In the context of our study, DoC implies that a different kind of knowledge is associated with each external agent. For example, customers might have the knowledge about the utility of a product and relevant environmental standards; a regulatory agency might have the knowledge about the product’s carbon dioxide emission levels; suppliers may have the technical knowledge regarding the constituent components of a product; consultants could have the historical and analytical knowledge of industries; and technical press researchers might have the knowledge about the latest technological trends. We propose that if firms opt for external contributions, they increase their chances of gaining greater knowledge about customers’ latent needs which they can use to continuously create superior customer value through their products and services (Slater & Narver, 1995). DoC could lead to an increased probability of novel linkages and thereby challenge traditional perspectives (Laursen & Salter, 2006; Sethi, Smith, & Park, 2001), leading to innovative product developments (Chandy & Tellis, 1998). Diverse knowledge might feature emerging technological trends that firms could use to develop new products. Therefore, one can predict a positive linear relationship between DoC and firm performance. However, Laursen and Salter (2006) suggest that DoC has an inverted U-shaped relationship with performance and that the more diverse contributions a firm receives, the more difficult it becomes to absorb this diverse knowledge. Based on the past literature (Katila & Ahuja, 2002; Koput, 1997), Laursen and Salter [2][2] Laursen and Salter (2006) used three proxies to measure... (2006) argue that when firms are trying to be open they often have to go through a period of trial and error to learn how to gain and absorb knowledge from external sources. This process requires an extensive amount of time and resources and might be subject to uncertainty, in the sense that ex ante it is difficult for managers to know which external source is the most rewarding. Depending on its experience with the search for external knowledge, a firm may turn inwards or over-search. In other words, if the process is not fruitful then the firm may start focusing exclusively on its own resources and capabilities to develop new products. This has negative consequences as described by the bounded rationality literature (Simon, 1972; Spender & Grant, 1996). However, if the experience were positive a firm could start over-searching, which again has negative outcomes: first, there may be too many ideas for the manager to choose from; second, many innovative ideas may come at the wrong time and in the wrong place to be fully exploited; and third, because there are so many ideas, only a few might get the required level of attention. In accordance with current literature and our prior arguments, we propose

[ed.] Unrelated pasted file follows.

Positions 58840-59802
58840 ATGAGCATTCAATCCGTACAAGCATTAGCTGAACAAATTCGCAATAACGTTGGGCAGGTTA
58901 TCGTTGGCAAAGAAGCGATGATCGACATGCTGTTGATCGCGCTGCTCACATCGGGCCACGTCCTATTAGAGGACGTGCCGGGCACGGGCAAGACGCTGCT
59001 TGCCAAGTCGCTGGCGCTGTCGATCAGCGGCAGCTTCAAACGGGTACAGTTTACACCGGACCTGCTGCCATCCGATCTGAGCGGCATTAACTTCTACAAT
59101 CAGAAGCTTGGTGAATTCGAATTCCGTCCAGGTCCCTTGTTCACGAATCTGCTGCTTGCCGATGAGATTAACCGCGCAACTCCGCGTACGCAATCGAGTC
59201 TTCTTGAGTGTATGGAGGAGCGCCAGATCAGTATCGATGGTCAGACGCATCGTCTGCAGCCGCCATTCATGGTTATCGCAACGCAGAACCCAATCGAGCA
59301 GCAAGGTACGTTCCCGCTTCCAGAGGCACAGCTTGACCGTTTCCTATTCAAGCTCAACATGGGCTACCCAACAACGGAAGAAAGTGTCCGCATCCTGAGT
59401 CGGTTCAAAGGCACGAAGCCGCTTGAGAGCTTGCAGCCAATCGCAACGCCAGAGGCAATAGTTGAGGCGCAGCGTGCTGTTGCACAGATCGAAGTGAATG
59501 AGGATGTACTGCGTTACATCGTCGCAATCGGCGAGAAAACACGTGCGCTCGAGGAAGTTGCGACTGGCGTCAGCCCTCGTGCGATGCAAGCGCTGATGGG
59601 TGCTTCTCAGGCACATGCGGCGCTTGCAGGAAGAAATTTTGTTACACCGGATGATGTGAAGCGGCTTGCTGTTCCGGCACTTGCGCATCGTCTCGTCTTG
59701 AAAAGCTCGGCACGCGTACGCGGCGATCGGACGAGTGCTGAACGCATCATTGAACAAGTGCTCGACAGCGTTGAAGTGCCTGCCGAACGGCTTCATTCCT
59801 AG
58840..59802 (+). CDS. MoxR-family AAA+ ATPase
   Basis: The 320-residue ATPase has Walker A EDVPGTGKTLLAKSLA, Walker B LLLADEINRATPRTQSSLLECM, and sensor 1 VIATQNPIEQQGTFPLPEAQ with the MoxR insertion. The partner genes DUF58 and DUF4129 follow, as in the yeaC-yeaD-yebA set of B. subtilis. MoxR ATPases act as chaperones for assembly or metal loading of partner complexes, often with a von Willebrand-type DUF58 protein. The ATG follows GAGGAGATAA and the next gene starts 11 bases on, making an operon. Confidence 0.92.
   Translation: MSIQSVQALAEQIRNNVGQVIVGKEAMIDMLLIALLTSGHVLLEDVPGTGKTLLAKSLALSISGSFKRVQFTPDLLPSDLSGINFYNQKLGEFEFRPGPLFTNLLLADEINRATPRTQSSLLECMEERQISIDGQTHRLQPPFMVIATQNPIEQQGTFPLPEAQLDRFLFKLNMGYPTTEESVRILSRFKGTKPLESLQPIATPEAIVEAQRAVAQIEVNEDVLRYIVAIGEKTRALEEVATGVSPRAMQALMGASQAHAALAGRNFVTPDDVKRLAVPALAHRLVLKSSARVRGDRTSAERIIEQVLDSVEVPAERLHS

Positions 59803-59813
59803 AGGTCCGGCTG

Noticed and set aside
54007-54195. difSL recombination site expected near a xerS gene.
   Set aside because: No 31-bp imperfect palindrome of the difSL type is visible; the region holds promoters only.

Proposition 1: The diversity of contributions has an inverted U-shaped relationship with a firm’s innovative performance.


In the remaining part of this section, we focus on project characteristics and on EoC as potential moderators of this relationship.

Moderating Effects of Project Characteristics


The three project characteristics highlighted in our literature review— disparity between the problem and a firm’s existing knowledge base, problem modularity, and tacitness of the anticipated solution—are successively considered as moderators of the DoC–innovative performance relationship.

Disparity between the problem and a firm’s existing knowledge base


If the disparity between a firm’s knowledge base and the knowledge required to solve a specific problem is large, then the existing knowledge base and routines will not be adequate to solve this problem. Moreover, the greater the disparity between a problem and a firm’s knowledge base, the more uncertain a firm is about where to look for solutions. A firm can increase its chances of finding the optimal solution by opting for a high DoC. In contrast, if the disparity between a problem and a firm’s knowledge base is small, a lower DoC might suffice to solve it. Firms have bounded rationality and might be able to make intelligent searches in their local neighborhoods, where routines, cognitive frames, and absorptive capacity could help them assess different alternatives and consequences (Cohen & Levinthal, 1990; Cyert & March, 1963; Nelson & Winter, 1982). Thus, if the knowledge necessary to solve the problem is similar to a firm’s current knowledge base, a manager may be able to solve the problem with a low DoC. On the basis of these arguments, we propose


Proposition 2: The disparity between a problem and a firm’s knowledge base positively moderates the effect of the diversity of contributions on a firm’s innovative performance.

Problem modularity


Problems can be modular or non-modular. If a firm’s problem is modular, a high DoC might be the right choice. It is possible to separate modular problems into components and then assign combinations of solutions for each component. It also is easy for a firm to assign modular problems to external actors. Different external actors with different types and levels of expertise can work on different parts of the problem and solve them concurrently (Argyres, Bercovitz, & Mayer, 2007; Argyres & Bigelow, 2010; Schilling, 2000). By opting for high DoC, firms will likely obtain high-quality solutions at a lower cost and more quickly than they otherwise might (Ethiraj, Levinthal, & Roy, 2008). In the case of a non-modular problem, an external actor who attempts to solve the problem must have the combined knowledge of all its components. Therefore, the firm might minimize its effort, costs, and time spent by assigning the problem to more homogeneous external actors, thereby relying on lower DoC. Therefore, we propose